• prior cybersecurity incidents, including their severity and frequency
  • probability of an incident and potential magnitude of the incident
  • whether the company’s business or industry gives rise to material cybersecurity risks
  • costs associated with cybersecurity protection

If a company has experienced a specific cybersecurity incident, it may not be enough to disclose the potential risk of another incident occurring. The company should discuss in further detail the occurrence and its consequences, alongside a broader discussion of cybersecurity risks inherent in the company’s business or industry.

Item 303 – MD&A of Financial Condition and Results of Operation
In disclosing information the company’s management believes necessary to understanding its financial condition and results of operations, management may want to consider whether the costs of cybersecurity (such as loss of IP, reputational harm, and cybersecurity insurance) and the potential risks and consequences of an incident could further inform management’s discussion and analysis. In addition, the SEC expects companies to consider cybersecurity issues and their impact on each of the company’s reportable segments.

Item 101 – Description of Business 

The SEC expects companies to discuss cybersecurity incidents or risks if it would materially affect a company’s products, services, relationships with customers or suppliers, or competitive conditions.

Item 103 – Legal Proceedings

Any litigation arising out of a cybersecurity incident must be properly disclosed. For example, if a company is hacked and all of its customers’ information is stolen, the company must disclose any material litigation, including suits brought by the affected customers against the company.

Financial Statement Disclosures
A company’s financial reporting and controls system should be designed so that information relating to the financial impact of a cybersecurity incident is reflected on the financial statements in a timely manner.  For example, an operational event such as a hack could result in a possible loss contingency requiring financial statement accrual or disclosure.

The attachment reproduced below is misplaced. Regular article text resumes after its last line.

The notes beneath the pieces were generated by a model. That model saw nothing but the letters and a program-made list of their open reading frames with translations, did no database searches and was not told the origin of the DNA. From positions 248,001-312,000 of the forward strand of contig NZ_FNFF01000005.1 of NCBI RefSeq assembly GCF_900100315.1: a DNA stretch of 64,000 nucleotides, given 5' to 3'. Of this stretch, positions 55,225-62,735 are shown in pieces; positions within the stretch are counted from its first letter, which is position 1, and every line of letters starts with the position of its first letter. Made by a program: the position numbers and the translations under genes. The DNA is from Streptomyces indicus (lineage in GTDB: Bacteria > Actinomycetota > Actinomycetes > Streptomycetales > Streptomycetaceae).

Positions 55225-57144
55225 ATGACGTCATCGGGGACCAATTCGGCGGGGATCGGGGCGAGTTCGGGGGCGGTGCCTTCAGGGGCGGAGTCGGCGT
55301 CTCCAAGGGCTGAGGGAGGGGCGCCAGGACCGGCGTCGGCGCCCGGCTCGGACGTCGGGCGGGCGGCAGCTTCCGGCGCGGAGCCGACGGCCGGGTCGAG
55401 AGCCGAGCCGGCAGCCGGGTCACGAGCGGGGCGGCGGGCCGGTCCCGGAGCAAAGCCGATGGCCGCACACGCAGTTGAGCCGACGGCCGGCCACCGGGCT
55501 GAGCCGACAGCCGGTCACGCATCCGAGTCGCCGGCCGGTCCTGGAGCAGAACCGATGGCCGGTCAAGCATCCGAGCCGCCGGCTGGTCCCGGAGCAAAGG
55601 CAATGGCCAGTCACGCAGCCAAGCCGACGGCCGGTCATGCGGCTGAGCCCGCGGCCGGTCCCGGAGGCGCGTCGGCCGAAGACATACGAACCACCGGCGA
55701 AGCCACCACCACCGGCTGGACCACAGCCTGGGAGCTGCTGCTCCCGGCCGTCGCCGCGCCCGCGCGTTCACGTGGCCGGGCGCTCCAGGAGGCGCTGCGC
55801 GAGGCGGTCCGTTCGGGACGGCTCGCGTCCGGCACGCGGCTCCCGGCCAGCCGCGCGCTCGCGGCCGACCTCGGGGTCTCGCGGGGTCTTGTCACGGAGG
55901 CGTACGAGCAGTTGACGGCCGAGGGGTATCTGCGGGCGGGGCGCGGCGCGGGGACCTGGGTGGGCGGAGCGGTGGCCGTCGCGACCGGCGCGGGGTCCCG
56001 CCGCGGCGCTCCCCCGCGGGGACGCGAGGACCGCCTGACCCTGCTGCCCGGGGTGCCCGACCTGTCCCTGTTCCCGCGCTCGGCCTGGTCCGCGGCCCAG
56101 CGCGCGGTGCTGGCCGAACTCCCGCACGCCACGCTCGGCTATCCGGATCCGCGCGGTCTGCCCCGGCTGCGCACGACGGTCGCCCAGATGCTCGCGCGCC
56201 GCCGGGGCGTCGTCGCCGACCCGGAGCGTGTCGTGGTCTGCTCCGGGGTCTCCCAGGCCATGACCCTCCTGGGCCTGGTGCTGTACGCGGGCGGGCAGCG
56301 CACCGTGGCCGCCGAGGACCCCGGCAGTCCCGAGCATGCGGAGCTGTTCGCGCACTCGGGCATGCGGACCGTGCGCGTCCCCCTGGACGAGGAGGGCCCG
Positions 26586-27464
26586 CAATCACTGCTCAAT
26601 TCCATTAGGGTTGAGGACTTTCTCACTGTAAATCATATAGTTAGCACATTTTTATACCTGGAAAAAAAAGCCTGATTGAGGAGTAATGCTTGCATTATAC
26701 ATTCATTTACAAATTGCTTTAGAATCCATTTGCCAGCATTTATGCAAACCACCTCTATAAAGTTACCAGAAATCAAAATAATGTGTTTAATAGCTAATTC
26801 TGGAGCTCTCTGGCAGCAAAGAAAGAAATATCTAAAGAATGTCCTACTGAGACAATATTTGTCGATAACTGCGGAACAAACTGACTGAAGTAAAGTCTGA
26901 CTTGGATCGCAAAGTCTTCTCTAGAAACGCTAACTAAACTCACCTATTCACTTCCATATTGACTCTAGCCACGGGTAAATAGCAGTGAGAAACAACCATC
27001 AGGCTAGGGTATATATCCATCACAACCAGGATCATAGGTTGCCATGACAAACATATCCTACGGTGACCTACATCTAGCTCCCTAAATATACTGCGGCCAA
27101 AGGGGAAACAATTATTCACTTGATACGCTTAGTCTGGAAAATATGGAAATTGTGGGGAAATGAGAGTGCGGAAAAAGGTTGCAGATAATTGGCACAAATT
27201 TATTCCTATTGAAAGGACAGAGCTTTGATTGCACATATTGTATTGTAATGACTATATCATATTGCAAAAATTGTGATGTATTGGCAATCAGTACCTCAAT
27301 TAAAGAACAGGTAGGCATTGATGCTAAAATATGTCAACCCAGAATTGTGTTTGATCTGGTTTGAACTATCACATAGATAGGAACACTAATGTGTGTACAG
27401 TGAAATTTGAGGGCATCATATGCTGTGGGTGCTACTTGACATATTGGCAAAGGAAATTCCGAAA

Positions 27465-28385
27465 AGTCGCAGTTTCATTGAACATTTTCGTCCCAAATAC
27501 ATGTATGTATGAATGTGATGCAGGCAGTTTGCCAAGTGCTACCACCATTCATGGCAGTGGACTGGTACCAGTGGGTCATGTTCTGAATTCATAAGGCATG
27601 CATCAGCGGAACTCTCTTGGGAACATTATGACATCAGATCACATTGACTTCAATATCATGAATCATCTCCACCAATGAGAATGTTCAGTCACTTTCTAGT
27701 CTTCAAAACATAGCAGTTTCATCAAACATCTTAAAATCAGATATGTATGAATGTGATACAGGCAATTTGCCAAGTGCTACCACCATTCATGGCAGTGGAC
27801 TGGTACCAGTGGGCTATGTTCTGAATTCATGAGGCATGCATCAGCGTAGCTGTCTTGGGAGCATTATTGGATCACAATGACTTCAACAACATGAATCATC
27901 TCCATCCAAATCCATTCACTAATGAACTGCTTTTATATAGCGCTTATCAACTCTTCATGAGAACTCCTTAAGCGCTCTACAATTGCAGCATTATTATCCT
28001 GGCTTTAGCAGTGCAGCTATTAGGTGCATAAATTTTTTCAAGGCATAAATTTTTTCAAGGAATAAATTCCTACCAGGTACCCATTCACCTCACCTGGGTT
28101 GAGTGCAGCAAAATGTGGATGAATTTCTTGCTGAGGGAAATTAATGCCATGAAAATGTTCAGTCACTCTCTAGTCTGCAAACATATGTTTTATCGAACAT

Item 407(h) – Board Risk Oversight
If cybersecurity risks are material to the company’s business, the discussion on the Board’s risk oversight should include a discussion on the Board’s role in overseeing cybersecurity risks.

Given the increased magnitude and frequency of cybersecurity incidents, public companies should revisit their cybersecurity disclosures and disclosure controls and procedures. Despite the criticism by some that the SEC’s new guidance does not go far enough,4 that guidance should serve as a wake-up call for companies that have not yet put in place a comprehensive cybersecurity disclosure policy. A public company without such a policy is urged to put one in place so that it is in a position to timely report and to alert investors of any data breaches or other cybersecurity incidents.  

Those public companies that have a cybersecurity disclosure policy in place should review and update that policy, having in mind that cybersecurity incidents are becoming more and more common and that increased attention by the SEC and others on cybersecurity disclosure is assured. In addition to disclosure and governance considerations, companies should continue to treat the subject of cybersecurity as a critical operational issue deserving of focused attention.


1 SEC Rel. Nos. 33-10459; 34-82746, located here.

2 CF Disclosure Guidance Topic No. 2, Cybersecurity located here

3 Public companies are required to maintain effective disclosure controls and procedures pursuant to Exchange Act Rules 13a-15 and 15d-15.